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6.2 Master Clip Effects

One of the most useful features in the recent versions of Premiere is Master Clip Effects, and in this lesson you will learn how they work.

2 lessons, 08:26


What You Need

2.Getting Started
2 lessons, 17:21

File Structure

Quick Tour of Premiere Pro

3.Set Up Your Project
2 lessons, 18:34



4.Editing Basics
5 lessons, 42:05

Creating a Sequence



Editing in the Timeline, Part One

Editing in the Timeline, Part Two

5.Beyond Basic Editing
4 lessons, 37:46

Adding a Cutaway Shot

Building on the Basic Edit, Part 1

Building on the Basic Edit, Part 2

Audio Transitions

6.Fine-Tuning the Look and Sound
6 lessons, 1:06:04

Video Effects

Master Clip Effects

Adjusting the Volume of Your Tracks

Audio Effects

Adding Titles


1 lesson, 02:33


8.Frequently Asked Questions
1 lesson, 01:22

FAQ Introduction

3 lessons, 26:40

Dynamic Link to After Effects

Exporting to HEVC for Faster Sharing Online

How to Export ProRes Video and Other Professional Formats

10.New Audio Workflows
6 lessons, 1:02:03

Using the Essential Sound Panel for Dialogue: Part 1

Using the Essential Sound Panel for Dialogue: Part 2

Using the Essential Sound Panel for SFX and Ambience

Using the Essential Sound Panel for Music

Send Audio to Audition for Editing From Premiere Pro

Mixing Audio With Killer Effects Inside Premiere

11.Essential Graphics Panel
6 lessons, 52:33

Use the Essential Graphics Panel to Create Basic Titles

Use the Essential Graphics Panel to Create a Motion Graphic Title in Premiere

Make Your Own Templates for the Essential Graphics Panel

How To Use Title Templates in the Essential Graphics Panel: Part 1

How To Use Title Templates in the Essential Graphics Panel: Part 2

How To Use Transition Templates in the Essential Graphics Panel

12.Real-World Projects
2 lessons, 24:38

Use Proxies for Faster Editing

Create Multiple Camera Shots From a Single Camera

13.New Features
3 lessons, 32:53

Using the Freeform View

Use Auto-Reframe to Crop Your Video

How to Work With Captions

6.2 Master Clip Effects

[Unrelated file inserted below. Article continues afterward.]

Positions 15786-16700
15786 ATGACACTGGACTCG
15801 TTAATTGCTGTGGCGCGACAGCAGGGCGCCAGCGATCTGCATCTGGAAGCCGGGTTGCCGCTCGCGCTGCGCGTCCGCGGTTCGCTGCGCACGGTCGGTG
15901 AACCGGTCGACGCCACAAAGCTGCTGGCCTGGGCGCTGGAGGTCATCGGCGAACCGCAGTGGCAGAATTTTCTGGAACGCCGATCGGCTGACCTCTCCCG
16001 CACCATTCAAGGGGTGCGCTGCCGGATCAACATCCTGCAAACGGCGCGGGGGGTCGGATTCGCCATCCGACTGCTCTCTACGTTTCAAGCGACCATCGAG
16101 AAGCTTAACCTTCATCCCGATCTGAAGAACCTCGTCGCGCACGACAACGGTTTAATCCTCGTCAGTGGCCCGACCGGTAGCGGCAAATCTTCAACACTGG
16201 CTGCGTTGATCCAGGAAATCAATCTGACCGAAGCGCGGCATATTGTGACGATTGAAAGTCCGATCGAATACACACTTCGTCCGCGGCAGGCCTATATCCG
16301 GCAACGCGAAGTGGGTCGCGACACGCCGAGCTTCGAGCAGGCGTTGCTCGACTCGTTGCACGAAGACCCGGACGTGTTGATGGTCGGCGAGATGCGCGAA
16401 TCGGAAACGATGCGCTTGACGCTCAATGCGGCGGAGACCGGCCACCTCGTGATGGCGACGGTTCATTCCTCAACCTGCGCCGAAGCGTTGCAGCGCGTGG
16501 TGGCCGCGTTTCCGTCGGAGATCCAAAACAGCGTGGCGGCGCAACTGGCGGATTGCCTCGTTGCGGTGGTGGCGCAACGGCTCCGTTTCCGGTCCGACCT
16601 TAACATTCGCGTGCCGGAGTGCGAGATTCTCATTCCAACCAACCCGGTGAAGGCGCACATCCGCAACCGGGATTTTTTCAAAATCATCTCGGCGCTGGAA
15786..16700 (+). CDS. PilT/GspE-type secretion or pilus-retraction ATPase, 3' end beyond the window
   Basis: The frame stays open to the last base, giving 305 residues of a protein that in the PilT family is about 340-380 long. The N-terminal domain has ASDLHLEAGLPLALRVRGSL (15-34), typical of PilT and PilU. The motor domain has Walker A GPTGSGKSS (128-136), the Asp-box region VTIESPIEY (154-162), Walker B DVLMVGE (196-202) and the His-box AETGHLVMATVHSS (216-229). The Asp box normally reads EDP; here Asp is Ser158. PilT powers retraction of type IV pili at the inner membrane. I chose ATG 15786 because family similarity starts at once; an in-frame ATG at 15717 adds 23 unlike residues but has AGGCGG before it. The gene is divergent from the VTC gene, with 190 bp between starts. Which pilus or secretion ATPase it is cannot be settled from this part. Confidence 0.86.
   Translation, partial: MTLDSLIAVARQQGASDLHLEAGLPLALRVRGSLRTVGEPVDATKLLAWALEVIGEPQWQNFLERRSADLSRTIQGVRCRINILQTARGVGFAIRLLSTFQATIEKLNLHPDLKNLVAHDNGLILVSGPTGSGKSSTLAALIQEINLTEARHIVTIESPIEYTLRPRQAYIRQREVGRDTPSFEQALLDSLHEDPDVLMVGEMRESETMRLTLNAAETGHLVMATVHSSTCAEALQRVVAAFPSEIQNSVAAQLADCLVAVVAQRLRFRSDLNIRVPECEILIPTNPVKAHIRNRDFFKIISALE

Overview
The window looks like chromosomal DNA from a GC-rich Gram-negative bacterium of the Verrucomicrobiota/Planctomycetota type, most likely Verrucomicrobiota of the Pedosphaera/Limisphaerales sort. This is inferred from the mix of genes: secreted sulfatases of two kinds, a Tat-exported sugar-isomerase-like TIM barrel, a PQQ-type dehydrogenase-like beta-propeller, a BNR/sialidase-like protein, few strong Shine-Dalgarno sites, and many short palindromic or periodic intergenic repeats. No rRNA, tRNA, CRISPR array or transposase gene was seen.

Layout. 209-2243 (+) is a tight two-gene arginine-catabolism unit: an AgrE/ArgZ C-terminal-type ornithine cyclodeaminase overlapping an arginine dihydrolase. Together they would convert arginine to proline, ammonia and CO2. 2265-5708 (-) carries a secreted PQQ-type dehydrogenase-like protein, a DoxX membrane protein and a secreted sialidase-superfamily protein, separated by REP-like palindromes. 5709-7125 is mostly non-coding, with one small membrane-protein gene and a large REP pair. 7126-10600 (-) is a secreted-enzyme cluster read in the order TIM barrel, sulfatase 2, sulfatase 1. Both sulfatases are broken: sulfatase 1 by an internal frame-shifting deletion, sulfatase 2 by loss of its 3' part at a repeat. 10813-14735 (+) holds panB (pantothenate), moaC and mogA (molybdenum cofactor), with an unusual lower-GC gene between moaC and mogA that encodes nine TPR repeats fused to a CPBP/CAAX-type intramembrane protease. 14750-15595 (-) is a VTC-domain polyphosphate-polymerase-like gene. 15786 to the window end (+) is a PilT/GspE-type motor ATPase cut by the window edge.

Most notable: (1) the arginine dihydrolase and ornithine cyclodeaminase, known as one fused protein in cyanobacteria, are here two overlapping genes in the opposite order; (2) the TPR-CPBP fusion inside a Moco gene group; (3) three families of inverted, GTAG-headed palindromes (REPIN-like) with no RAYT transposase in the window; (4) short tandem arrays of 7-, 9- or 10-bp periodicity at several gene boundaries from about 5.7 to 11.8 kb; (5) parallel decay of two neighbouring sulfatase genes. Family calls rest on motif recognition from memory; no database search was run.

One of the most useful features in the recent versions of Adobe Premiere Pro is Master Clip Effects, and in this lesson, you will learn how they work. In the last lesson, you got a basic overview of how to apply video effects to individual clips, and apply them to something called an adjustment layer to effect multiple clips that fall on the tracks below where that adjustment layer is placed. Both of those methods of applying effects are very, very useful, and I expect you'll be using them quite a bit. However, sometimes you're going to have to apply effects to the same source clip over and over and over. And depending on how your sequence is arranged, using an adjustment layer may not be the easiest option. Adobe has come up with a really great solution for this called Master Clip Effects, and let me show you how it works. So you're obviously looking at a different project here, and this is another course that I produced recently called the Art of Voice Recording. Unlike the source files, you have to work with this project is made up of the raw camera files, which is why these clips are named 00006.MTS. Now let's imagine that I wanted to apply a color correction to this clip. Let me just back up here in the sequence. You can see in this particular sequence, I'm using this clip right here multiple times. And I have some other clips that I'm using as well, but I'm using this quite a lot. Now if I wanted to apply, let's say, a color correction to this clip right here, I would most likely want to apply it to all of those clips in the sequence because if I needed to fix something with the coloring, or the look of this clip, I would want it to be applied to all of the instances. Then I'm using this clip in this sequence. Now I could copy and paste the effect to multiple clips, but the problem with that is, if I went back and I made an adjustment to one of them, then I would have to delete all of the other effects, and then re copy, and re paste it over all of these instances of this 00006.MTS. That is super, super tedious. Now I can also use an adjustment layer. But at the moment, you can see that I would have to move some layers around, and then drop an adjustment layer in here. Now I could do that but there's a much easier way to do it. And the cool thing about this is, it not only affects the clips in this sequence, but it'll affect the clips in any sequence that this master clip is used. Master clips are objects in the Project panel other than sequences, multi camera source sequences and bins. Examples of master clips include merge clips, sub clips, and synthetic clips, such as adjustment layers and color mats. When you apply an effect to a master clip, the effect automatically ripples down to all of the sequence clips created from that master clip. Let's say for example, I wanted to apply a three way color corrector to this clip. To apply this effect to the master clip, I can drag this effect from the effects panel here to the Project panel where this clip is located. I can drag it to the source monitor up here, or I can drag it to the effects Control Panel if I'm looking at the master clip. Now how do I know if I'm looking at the master clip? Well, in order to open the master clip, what you do is select the clip, and then you press F on the keyboard. You'll see that that opens it up in the source monitor here. And now if I jump over to the effects controls, you'll see that there's nothing listed. Now this looks very similar to the normal way you would get clips in the source monitor, which is to just double click on them, but it's a little bit different. If I come to this clip right here, and I double click on it, it'll come up on the source monitor here. But if I go over to the effects controls, you'll see all of the default effects that are on this clip. Because I'm not actually looking at the master clip, and I know that's a little bit confusing. But in order to view the master clip, what I have to do is select the clip and press F, and now you'll see that the view is a little bit different. And now if I look at the effects controls, I don't see any of those default effects like motion, opacity, time remap, volume, etc. So now, to apply this three way color corrector, I can grab it from the Effects panel, and drag it right up here. Or, if I'm looking at the master clip right here, I can take this effect and drag it right to the source monitor. And you'll see that now, it's actually doubled up on here because I did it twice. Let me delete both of these. And the other way is I can drag this effect from the effects panel right to the Project panel where this master clip is located. So in order to find it in the Project panel, I'm gonna right click right here, and then choose reveal in project which is just off the screen. And when I do I see hey, it's right here. Now I'm gonna temporarily dot the project panel over here so I can drag the effect to it, but I;m just gonna drag this effect right here to 00006.MTS. And now if I come back here and I hit F. And I go to the effects controls, you'll see that there's a three way color corrector on this master clip. Now, how do I know it's just on the master clip? Well, if I click on the child clip, or the clip that is in a sequence, you'll see that that effect is not applied. So I know that that effect is on the master clip. So let me bring that up again. And I'll make an adjustment to it here so you can see exactly what it's gonna do for now. I'm just gonna put this back down here, where it goes. So I'll do something drastic to this, just so you can see what's going on here. Just make this just kinda crazy looking. Just jack up the contrast real bad, maybe, maybe not so bad. I'll just give it a very distinct look. Now, even though it looks like it's only applied to this clip right here. If you look, it's applied anytime this clip is used. And again, that effect is not on these individual clips. See this clip is selected, and in the effects controls panel, you don't see a three way color corrector here. That effect is applied anytime this clip is used in any sequence in your project. Just to show you, I have another sequence here that's using the same clip multiple times. And you can see, It's definitely applied to this clip as well. And this is in a completely different sequence. It's the same exact clip. So Master Clip Effects are a really powerful tool to be able to apply color correction and other effects, to clips that you use multiple times throughout your sequence, or that you use in multiple sequences. And again to get to the master clip, you select the clip, then you press F, right from the timeline panel here, or you can apply the effects to the clips in the Project panel here. And you can apply those master effects to just about anything that's not a sequence', a multicam sequence or a bin. So I can even apply that to something like a color map. So let's say I wanted to use a gray mat here for some reason. If I select this gray mat, and I hit F, jump over here to the effects controls, you see there's no effects on it. Oftentimes when I use color mats, especially darker color mats, I like to throw a little noise on here. So I'll jump down here and I'll grab a noise. I'll pull that up to the effects controls here on the master clip. And I'll add just a little bit of noise that's way more noise than I would normally use. But now every time I use this, so I'll come back here to the Project panel, and I'll pull out another gray map. Check it out, on this gray mat I also have noise. And if I look in my sequence here, I'm guessing right here, I have another instance of that. Now I didn't mess with this at all. If I click on this, you'll see that there's actually a noise already applied to this. But take this noise off though, you'll see that the other noise is applied to this as well. And if I look at this at 100%, you'll see check that out. There's that nasty noise that I put on to the master clip. And I can get to that anytime I want just by selecting the clip, and pressing F, and jumping over to the effects controls, and I can make all of my adjustments right here. This also means that you can set up something like an adjustment layer, if you wanted. So, I can make an adjustment layer. We just set this back to fit here. I'll hit F on the keyboard, jump to the Effect Controls, pull up something like curves. Draw our curves on here, and maybe give this just a light amount of contrast. And then I can actually rename this over here to light contrast. And now every time I wanted to add a little bit of contrast to something, I don't even have to apply an effect, I can just grab this light contrast adjustment layer. And I just add a contrast to that. Check this out. [LAUGH] All right, that may be a little bit subtle. Let me find somewhere else that may be a little bit more visible. All right, here we go. I dropped this adjustment layer here, boom. Now I have a light contrast adjustment right here. Let me turn that on and off. Check that out. A lot of times I'll be working with my footage, and maybe I'll dial in the color. And then after looking at it for a while, I'll say you know what, that doesn't look quite right. And so if I applied that three way color correction to individual clips in the sequence, that would be a nightmare to try and fix. Now I have to make the adjustment here, and then select all the instances of that clip. Remove all of the effects, copy the effect, and then paste it back through all those clips, way too much work. If I wanna make an adjustment, I just press F. I jump over here to the Effects Controls, and then I make my adjustment. Maybe dial this back a little bit. See what that looks like. Nice, maybe a little bit too much contrast here. Maybe boost up the saturation a little too much there. And now every time this is used, I have that same exact setup. So Masterclip Effects is a really handy feature to have. In the next lesson, you will learn how to adjust the volume of your tracks, so they sound more appropriate for your video.